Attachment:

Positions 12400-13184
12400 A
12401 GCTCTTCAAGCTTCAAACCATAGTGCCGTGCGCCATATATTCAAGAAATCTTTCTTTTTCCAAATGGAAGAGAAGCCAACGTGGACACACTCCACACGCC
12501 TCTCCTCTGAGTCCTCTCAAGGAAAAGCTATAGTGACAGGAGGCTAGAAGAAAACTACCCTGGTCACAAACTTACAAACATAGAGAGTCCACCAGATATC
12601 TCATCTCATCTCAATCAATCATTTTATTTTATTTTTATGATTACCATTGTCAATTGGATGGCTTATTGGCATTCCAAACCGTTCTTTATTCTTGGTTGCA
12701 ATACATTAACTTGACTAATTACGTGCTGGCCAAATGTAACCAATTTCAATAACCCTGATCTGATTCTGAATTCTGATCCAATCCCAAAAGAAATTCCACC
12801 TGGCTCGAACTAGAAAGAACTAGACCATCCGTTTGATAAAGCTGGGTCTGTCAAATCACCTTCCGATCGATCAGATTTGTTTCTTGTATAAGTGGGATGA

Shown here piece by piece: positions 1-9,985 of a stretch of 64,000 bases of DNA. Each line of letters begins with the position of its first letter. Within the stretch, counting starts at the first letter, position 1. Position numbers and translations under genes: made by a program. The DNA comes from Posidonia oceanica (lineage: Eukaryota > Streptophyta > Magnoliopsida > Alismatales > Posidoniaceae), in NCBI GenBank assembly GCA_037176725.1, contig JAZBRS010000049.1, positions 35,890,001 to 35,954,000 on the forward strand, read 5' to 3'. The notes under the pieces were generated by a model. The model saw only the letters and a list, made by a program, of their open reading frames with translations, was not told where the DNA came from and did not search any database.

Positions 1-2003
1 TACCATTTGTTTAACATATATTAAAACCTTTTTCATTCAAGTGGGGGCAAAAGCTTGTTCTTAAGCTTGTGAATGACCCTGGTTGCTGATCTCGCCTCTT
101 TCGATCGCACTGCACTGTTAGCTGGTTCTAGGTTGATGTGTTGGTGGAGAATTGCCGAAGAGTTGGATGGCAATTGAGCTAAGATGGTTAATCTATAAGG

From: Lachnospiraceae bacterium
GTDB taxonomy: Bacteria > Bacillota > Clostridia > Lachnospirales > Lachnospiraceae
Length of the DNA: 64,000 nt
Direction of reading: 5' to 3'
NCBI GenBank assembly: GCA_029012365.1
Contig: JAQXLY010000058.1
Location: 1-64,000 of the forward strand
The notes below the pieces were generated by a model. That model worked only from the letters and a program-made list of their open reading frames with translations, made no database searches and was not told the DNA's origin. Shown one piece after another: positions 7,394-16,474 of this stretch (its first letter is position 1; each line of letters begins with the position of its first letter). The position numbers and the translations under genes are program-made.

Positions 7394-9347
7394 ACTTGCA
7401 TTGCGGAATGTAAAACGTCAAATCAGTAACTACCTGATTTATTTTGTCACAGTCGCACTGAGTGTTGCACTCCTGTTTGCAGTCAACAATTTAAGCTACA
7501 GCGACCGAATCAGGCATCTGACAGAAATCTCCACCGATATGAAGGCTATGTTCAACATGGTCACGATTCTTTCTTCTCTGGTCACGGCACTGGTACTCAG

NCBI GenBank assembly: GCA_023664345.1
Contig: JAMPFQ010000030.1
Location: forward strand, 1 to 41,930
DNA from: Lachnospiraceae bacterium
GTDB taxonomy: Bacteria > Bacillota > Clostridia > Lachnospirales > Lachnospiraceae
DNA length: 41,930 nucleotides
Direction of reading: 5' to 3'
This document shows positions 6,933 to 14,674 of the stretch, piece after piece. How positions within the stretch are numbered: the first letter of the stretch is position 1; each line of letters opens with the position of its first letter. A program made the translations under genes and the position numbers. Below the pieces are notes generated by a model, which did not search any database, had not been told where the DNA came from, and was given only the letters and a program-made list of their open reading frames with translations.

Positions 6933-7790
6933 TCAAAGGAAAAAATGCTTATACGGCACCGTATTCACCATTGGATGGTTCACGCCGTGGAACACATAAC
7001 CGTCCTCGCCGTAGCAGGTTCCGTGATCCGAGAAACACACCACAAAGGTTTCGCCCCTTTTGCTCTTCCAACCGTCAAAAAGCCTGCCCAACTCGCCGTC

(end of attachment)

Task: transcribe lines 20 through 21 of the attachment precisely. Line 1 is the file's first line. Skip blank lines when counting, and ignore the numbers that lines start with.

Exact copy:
Positions 7394-9347
7394 ACTTGCA